Small changes make a
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Mission of the York Energy Efficiency Committee

Our mission is to respond to the global warming crisis by promoting energy efficiency, alternative energy, and environmental initiatives throughout the town of York, Maine.

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[Source: The US Department of Energy's Office of Energy Efficiency and Renewable Energy (EERE)]

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Current CO2 Level in the Atmosphere


Working to make clean energy a top local priority

The following is a copy of a guest editorial in the May 6-19, 2011 York Independent ( written by YEEC member Victoria Simon.

In a publication titled “Where Do Your Tax Dollars Go?” the National Priorities Project informs us that environment, energy and science receive 3 cents for every tax dollar. That includes research on clean energy. That’s a pretty measly piece of the Federal budget considering the enormity of the problems of air and water pollution, resource depletion and the dire warnings of climatologists and other scientists.

In its March report the American Lung Association pointed out that half the population lives where the air is so polluted with smog and particles that it is often dangerous to breathe. Toxic air pollution from coal fired power plants is among the biggest contributors to ozone and particle pollution in the country.

Since the pollution spreads across state lines, the Environmental Protection Agency’s ability to enforce federal clean air standards is the only protection many communities have. The House of Representatives just passed a budget that would weaken the work of the EPA by reducing its budget by 16%.

Behind such budget cuts and attempts to weaken environmental protections are climate change denying and the idea that the country can’t afford to protect the environment right now. Climate Capitalism by L. Hunter Lovins and Boyd Cohen contend that comprehensive clean-energy and climate legislation could create 1.9 million jobs, and that improving indoor air quality could save businesses $200 billion annually in energy costs.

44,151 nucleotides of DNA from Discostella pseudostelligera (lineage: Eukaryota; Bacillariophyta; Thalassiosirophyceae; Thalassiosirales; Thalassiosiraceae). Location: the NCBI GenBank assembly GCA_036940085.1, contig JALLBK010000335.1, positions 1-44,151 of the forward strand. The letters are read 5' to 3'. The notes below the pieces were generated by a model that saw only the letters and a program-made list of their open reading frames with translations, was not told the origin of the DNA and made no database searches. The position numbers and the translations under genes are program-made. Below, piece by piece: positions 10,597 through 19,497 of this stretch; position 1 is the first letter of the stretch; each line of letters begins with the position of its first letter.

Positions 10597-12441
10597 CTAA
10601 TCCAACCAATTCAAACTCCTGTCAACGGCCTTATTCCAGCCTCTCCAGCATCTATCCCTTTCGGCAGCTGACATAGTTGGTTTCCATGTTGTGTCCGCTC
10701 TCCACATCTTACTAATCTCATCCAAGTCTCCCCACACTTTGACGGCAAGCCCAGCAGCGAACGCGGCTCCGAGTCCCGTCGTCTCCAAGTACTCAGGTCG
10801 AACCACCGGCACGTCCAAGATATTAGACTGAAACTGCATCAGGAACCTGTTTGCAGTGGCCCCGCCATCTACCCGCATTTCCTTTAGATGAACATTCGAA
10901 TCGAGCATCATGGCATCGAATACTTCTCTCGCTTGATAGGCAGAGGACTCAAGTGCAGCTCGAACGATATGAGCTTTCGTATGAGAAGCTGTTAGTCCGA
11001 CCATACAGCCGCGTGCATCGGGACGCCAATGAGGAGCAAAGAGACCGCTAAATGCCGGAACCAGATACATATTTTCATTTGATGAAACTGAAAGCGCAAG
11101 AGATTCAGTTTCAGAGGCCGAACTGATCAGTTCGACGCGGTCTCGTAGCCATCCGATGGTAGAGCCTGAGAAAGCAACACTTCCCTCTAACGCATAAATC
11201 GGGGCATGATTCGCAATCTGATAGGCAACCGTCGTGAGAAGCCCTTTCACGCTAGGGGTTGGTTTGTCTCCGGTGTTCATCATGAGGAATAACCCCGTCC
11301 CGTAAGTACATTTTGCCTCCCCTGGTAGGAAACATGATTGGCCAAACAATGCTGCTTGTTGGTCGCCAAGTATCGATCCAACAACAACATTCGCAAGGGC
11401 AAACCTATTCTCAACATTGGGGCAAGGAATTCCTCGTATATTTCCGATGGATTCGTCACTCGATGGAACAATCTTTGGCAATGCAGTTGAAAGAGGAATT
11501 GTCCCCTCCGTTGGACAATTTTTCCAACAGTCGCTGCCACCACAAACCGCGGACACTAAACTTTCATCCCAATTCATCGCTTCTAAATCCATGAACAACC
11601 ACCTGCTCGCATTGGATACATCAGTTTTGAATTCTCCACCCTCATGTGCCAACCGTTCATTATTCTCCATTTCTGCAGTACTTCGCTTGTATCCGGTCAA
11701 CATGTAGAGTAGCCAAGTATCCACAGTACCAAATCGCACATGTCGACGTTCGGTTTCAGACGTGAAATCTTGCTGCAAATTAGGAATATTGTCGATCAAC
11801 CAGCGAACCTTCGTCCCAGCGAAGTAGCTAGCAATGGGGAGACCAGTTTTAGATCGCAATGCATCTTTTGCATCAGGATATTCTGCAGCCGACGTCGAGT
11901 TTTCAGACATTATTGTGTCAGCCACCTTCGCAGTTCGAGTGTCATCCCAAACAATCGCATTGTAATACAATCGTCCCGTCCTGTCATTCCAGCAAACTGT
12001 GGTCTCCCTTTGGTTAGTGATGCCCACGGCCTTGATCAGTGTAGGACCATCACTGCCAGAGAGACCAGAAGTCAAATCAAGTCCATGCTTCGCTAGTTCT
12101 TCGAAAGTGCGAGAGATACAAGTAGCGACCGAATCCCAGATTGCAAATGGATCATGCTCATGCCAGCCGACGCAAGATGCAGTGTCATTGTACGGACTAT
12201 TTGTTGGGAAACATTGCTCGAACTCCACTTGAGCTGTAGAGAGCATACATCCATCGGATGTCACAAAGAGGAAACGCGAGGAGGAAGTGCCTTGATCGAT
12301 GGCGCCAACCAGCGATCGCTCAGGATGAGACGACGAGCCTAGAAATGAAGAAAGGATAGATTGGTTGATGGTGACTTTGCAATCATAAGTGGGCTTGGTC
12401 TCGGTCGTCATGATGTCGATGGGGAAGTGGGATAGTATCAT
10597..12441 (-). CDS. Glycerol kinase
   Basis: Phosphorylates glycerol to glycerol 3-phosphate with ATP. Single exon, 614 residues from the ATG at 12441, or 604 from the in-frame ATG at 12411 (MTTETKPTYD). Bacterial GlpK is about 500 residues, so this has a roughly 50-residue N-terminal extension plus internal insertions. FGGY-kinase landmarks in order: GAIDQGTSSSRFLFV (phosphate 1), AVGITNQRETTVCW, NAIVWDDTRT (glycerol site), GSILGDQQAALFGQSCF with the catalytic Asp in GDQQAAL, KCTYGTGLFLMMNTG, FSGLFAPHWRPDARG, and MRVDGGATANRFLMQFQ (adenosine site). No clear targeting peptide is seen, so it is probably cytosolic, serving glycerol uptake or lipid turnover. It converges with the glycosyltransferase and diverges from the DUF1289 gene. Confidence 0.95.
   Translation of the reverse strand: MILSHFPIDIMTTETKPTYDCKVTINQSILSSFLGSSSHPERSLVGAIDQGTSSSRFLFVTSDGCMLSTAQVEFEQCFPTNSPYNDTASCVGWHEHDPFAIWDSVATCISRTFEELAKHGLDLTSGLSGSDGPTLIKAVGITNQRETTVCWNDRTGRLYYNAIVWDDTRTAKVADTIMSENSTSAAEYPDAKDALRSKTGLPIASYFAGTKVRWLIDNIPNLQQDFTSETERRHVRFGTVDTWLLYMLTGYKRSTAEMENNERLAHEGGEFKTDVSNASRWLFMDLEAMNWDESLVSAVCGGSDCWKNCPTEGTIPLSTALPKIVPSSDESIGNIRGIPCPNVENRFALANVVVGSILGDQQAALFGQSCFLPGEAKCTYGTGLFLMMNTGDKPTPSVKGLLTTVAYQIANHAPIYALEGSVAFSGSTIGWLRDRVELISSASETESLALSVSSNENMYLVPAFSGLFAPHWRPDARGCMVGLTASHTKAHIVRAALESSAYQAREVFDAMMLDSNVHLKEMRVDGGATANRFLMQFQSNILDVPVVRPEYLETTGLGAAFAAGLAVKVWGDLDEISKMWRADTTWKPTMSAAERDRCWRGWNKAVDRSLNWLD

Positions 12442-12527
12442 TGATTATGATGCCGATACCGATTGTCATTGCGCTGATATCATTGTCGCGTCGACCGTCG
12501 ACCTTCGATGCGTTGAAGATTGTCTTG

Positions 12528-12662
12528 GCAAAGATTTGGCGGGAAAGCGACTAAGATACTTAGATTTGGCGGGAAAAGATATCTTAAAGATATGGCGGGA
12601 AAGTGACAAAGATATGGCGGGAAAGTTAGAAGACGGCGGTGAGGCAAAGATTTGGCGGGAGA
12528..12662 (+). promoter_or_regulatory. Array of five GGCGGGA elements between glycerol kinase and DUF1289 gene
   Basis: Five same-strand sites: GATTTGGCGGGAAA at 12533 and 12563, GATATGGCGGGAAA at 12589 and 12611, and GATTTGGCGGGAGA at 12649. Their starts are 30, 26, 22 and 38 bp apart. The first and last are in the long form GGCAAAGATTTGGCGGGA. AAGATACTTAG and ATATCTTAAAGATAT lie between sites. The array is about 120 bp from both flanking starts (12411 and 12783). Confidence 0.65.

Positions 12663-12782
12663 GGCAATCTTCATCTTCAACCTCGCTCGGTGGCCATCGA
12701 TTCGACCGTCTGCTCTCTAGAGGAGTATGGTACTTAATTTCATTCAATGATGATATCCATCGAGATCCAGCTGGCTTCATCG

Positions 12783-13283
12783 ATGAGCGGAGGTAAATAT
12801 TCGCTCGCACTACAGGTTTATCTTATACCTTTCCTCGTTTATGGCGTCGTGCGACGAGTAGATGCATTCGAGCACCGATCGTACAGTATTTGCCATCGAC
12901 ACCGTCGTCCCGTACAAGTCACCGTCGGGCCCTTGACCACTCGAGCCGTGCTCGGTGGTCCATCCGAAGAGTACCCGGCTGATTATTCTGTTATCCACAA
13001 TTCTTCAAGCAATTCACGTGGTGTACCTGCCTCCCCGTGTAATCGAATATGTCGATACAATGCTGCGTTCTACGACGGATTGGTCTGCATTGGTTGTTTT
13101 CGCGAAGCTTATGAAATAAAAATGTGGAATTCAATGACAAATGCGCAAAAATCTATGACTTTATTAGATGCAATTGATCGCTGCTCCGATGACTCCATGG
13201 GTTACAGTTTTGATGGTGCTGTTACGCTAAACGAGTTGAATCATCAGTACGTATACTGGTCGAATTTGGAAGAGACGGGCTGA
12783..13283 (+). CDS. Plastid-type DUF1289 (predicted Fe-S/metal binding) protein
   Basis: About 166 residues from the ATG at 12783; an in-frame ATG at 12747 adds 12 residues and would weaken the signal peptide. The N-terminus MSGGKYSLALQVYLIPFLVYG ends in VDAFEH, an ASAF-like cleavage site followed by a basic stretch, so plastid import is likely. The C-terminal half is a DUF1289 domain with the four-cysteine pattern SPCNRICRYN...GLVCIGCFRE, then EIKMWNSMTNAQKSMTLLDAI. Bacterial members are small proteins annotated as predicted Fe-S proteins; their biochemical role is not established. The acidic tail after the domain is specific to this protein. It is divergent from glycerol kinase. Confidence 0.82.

The warning bells have sounded; the BP oil rig explosion and the dumping of oil into the gulf, Japan’s partial nuclear melt down and the release of radiation into the air and water has serious consequences. Seawater tested near Japan’s coast show radiation surged to 7.5 million times above the regulatory limit. Seafood from both the Gulf and Japan present a health risk.

We have the knowledge and tools to shift to clean energy. It would help if the federal government would subsidize solar and wind companies (rather than oil companies that earn $60 billion annually). Models of clean energy industry can be seen here and abroad. Australia has committed to fully outfitting three of its biggest cities for widespread electric car use to be operational in three years. California has built two new solar plants that will generate 800 megawatts roughly equal to the size of a large coal-burning power plant or a small nuclear plant.

Perhaps most encouraging, is that there is a youth climate movement in this country called Power Shift. Ten thousand young people gathered in Washington DC for the third such gathering; sharing stories of campaigns to get local food on campuses, to shut down coal plants and stop natural gas fracking (a method of extracting natural gas that results in the release of dangerous levels of methane gas). Jessy Tolken, one of the founders of the Energy Action Coalition, says that the dynamic of their movement is leaning in the direction of building the solutions in communities.

As residents of our community, we can do our part by cleaning up and protecting our rivers, forests, wild life, open spaces and wetlands. We can reduce, reuse, recycle. We can contact our elected officials and urge them to legislate for clean energy and the protection of our natural resrouces ever mindful of our responsibility to the next seven generations.

Victoria Simon
York Energy Efficiency Committee

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